Norman the Norman from Normandy (Little Gems) by Philip Ardagh and Tom Morgan-Jones
|Norman the Norman from Normandy (Little Gems) by Philip Ardagh and Tom Morgan-Jones|
|Category: Dyslexia Friendly|
|Reviewer: John Lloyd|
|Summary: If any film-styled classification were applied to books, this would be the rare instance of a U-certificate that featured beheading, poisoning and more. Ardagh gets away with a lot with his usual charm, and the target audience comes away with a lot, too.|
|Buy? Yes||Borrow? Yes|
|Pages: 96||Date: May 2017|
|Publisher: Barrington Stoke Ltd|
Meet Norman. Norman the Norman, from Normandy. Not Big Bad Norman the Norman from Normandy, and not Norma the Norman from Normandy – and not even Nora the Norman from, well it doesn't say, but my guess is Normandy. Norman isn't very big at all – he's just a little boy, and he's not bad. Or at least he doesn't think he is. But because his father, Big Bad Norman, is buried in three parts (don't ask), and little baby Norman has inherited Big Bad Norman's big bad Norman sword, he's going to visit the three parts – but only good will happen… Right?
This is where I make abject apologies for my stance in introducing this book, for nothing can match the flawless word japery, pun-manship and all-round wackiness of a Philip Ardagh book. I can't introduce the characters, the scenario – anything at all, really – with the ease, brio and panache he does. He does it hilariously, so you really are aware of all the quirky jokes and bits of wit he conveys. He also does it very easily and fluidly, which is only appropriate considering the publishers here.
This is Barrington Stoke we're talking about, noted purveyors of publications primed to persist in a positive, perusal-ready condition on many a pupil's shelf. This Little Gem comes with their usual strong production standards, meaning thick paper stock, no glare on the page, a low word count for a reason, and everything else that makes theirs the most consistently accessible-to-all books out there. This is for the young, and also for those of any age who may not be able to pick out every word on a 'regular' page with ease.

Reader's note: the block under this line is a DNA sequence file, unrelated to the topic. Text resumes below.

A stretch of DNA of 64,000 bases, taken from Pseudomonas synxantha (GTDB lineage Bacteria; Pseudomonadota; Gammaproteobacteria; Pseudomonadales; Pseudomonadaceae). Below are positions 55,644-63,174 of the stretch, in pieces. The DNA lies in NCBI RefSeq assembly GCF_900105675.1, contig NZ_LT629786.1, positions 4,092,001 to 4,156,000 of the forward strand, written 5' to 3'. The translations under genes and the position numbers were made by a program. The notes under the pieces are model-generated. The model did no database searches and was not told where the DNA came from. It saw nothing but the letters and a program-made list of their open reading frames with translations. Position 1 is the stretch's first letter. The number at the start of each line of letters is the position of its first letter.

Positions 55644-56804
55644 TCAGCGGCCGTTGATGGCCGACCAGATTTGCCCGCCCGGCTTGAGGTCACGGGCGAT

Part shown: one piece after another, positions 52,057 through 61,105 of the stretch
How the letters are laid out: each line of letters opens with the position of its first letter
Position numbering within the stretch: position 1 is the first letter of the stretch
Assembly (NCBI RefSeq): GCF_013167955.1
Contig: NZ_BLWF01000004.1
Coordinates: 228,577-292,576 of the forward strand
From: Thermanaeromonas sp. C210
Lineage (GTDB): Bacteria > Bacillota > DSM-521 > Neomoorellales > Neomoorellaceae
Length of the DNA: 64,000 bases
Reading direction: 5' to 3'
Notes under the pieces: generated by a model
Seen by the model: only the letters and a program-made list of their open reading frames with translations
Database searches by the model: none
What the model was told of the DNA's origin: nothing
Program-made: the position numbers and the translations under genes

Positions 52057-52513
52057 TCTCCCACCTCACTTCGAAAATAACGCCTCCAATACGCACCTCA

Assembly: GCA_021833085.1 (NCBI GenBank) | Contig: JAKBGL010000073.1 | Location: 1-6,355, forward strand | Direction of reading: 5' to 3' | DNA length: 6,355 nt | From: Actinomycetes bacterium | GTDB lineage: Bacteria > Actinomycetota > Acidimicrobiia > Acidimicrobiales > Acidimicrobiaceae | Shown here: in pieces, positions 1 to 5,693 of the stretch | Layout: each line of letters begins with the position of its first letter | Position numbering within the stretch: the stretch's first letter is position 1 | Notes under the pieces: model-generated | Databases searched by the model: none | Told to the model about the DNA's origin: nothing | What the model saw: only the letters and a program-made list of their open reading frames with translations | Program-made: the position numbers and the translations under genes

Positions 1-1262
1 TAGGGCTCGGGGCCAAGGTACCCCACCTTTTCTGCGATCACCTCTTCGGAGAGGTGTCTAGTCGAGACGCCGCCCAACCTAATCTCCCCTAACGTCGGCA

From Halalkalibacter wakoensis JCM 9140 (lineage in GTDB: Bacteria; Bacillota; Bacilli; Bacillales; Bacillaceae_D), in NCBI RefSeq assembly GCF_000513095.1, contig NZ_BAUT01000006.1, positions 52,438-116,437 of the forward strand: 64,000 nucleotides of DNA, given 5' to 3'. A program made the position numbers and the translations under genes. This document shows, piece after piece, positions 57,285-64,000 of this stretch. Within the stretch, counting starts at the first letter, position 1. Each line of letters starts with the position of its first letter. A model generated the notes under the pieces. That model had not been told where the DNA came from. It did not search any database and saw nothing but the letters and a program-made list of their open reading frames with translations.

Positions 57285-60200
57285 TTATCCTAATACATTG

So while this example wouldn't be foolish enough to use words such as panache, brio and in fact most of the ones I have chosen, it does stick to a very child-friendly vocabulary, and makes for a book that anyone could approach and get something out of. Which raises the question, that if this is full of puns, wackiness and vivacity, turning what might be a simple story into something much more quirky, inventive and entertaining, why bother? – why is there a need to stretch the form of telling a story above and beyond the average book, when this audience has perhaps only read an average book? But the answer is simple – Barrington Stoke never knowingly short-change anyone. And neither in my experience has Philip Ardagh. And he hasn't here, for this is just delightful.
I must thank the publishers for my review copy.
And here's where I apologise for not mentioning the illustrations, which are as fun as you'd desire – and expect if you'd seen the same publisher's The Boy and the Globe by Tony Bradman and Tom Morgan-Jones.
You can read more book reviews or buy Norman the Norman from Normandy (Little Gems) by Philip Ardagh and Tom Morgan-Jones at Amazon.co.uk
You can read more book reviews or buy Norman the Norman from Normandy (Little Gems) by Philip Ardagh and Tom Morgan-Jones at Amazon.com.
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